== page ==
Local News

HCPSS Healthcare Budget Deficit Shrinks to $37 Million

On Sept. 26, it was announced by Howard County Public School System Superintendent, Dr. Michael Martirano, that rather than the system’s healthcare deficit increasing to $50 million as predicted, it only reached $37 million for the close of the 2017-2018 fiscal year. This was $13.5 million less than expected. This marks the start of solving a problem that has been around for over a year now, which has members of the HCPSS staff hopeful for the future.

The deficit, which refers to an insufficient amount of money in a budget, has been around since 2011, when money that was supposed to go to replenishing the healthcare budget was allocated to other expenses such as a county-wide pre-kindergarten and increasing salaries. This led to an imbalance in the system’s healthcare budget that was damaging the school system’s finances and was projected to increase as the years went on, eventually reaching $50 million in 2018.

On May 2, 2017, when Dr. Martirano became HCPSS Superintendent, he immediately noticed that there was an underfunding in the healthcare budget, leading to a deficit of $22 million.     

When asked how he reacted, Dr. Martirano stated that his priorities include protecting the classrooms, ensuring the availability of money for teachers’ raises, and having a fully-funded healthcare budget.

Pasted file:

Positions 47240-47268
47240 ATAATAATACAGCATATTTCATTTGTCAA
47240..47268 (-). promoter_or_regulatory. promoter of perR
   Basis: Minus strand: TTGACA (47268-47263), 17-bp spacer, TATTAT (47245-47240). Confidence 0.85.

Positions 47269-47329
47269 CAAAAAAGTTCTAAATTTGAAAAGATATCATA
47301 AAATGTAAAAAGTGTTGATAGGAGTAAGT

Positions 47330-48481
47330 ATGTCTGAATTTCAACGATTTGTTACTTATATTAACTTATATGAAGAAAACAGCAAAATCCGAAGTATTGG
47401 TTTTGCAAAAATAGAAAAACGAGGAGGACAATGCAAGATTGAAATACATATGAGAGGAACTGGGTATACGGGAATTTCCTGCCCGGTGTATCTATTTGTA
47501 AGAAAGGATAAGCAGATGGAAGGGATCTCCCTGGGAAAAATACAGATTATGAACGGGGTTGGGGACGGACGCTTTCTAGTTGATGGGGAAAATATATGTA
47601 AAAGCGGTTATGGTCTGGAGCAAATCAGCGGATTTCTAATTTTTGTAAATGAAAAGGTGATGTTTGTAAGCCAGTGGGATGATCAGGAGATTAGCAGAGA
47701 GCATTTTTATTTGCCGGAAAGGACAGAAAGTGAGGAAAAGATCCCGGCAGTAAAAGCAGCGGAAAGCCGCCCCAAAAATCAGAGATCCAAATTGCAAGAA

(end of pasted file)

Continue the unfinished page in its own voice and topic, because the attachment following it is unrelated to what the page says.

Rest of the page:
“It’s an obligation,” Dr. Martirano explained. “I can’t shift that. I can’t ignore a problem like this. I had to confront the issue head-on.”

Acknowledging the importance of such an issue, Martirano brought his concerns forward to the Howard County Council, the administration governing Howard County.

The Superintendent cited Howard County Executive Allan Kittleman as being “extremely instrumental” in helping the school system decrease the deficit. Kittleman, along with the Howard County Council, gave additional funding to pay out the healthcare deficit. However, more had to be done in order to reduce the situation.

Additional financial measures taken to address the deficit were a $2.5 million rebate, the freezing of certain spending accounts, and using saved money, which led to $5 million being saved. They then cut $19 million from operating expenses to fund the 2019 school year. It was through these methods that the school system was able to prevent the deficit from reaching disastrous levels that would have ruined the stability of the school system’s financial security.

Dr. Martirano wished to emphasize the importance of solving the issue with the deficit. “No school system should ever have a deficit. Ever. We have to account for every dollar earned and every dollar spent,” he said.

While not directly affected by the deficit, students of Howard County still had words to say about Dr. Maritrano’s efforts to reduce the deficit.

Mt. Hebron junior Isabel Torsiello said that she’s “glad that he’s trying to help solve this problem. Giving money, even if it’s a small amount, is really good. Even though the budget doesn’t have all the money it needs, it’s at least a start.”

Whether or not the issue of the deficit will truly pass is uncertain, but through the hard work of Dr. Martirano, Kittleman, and the Howard County Council, the problem has at least shrunk, showing that it is possible to end this budgeting problem and provide the school system with the money necessary to maintain a stable healthcare budget.

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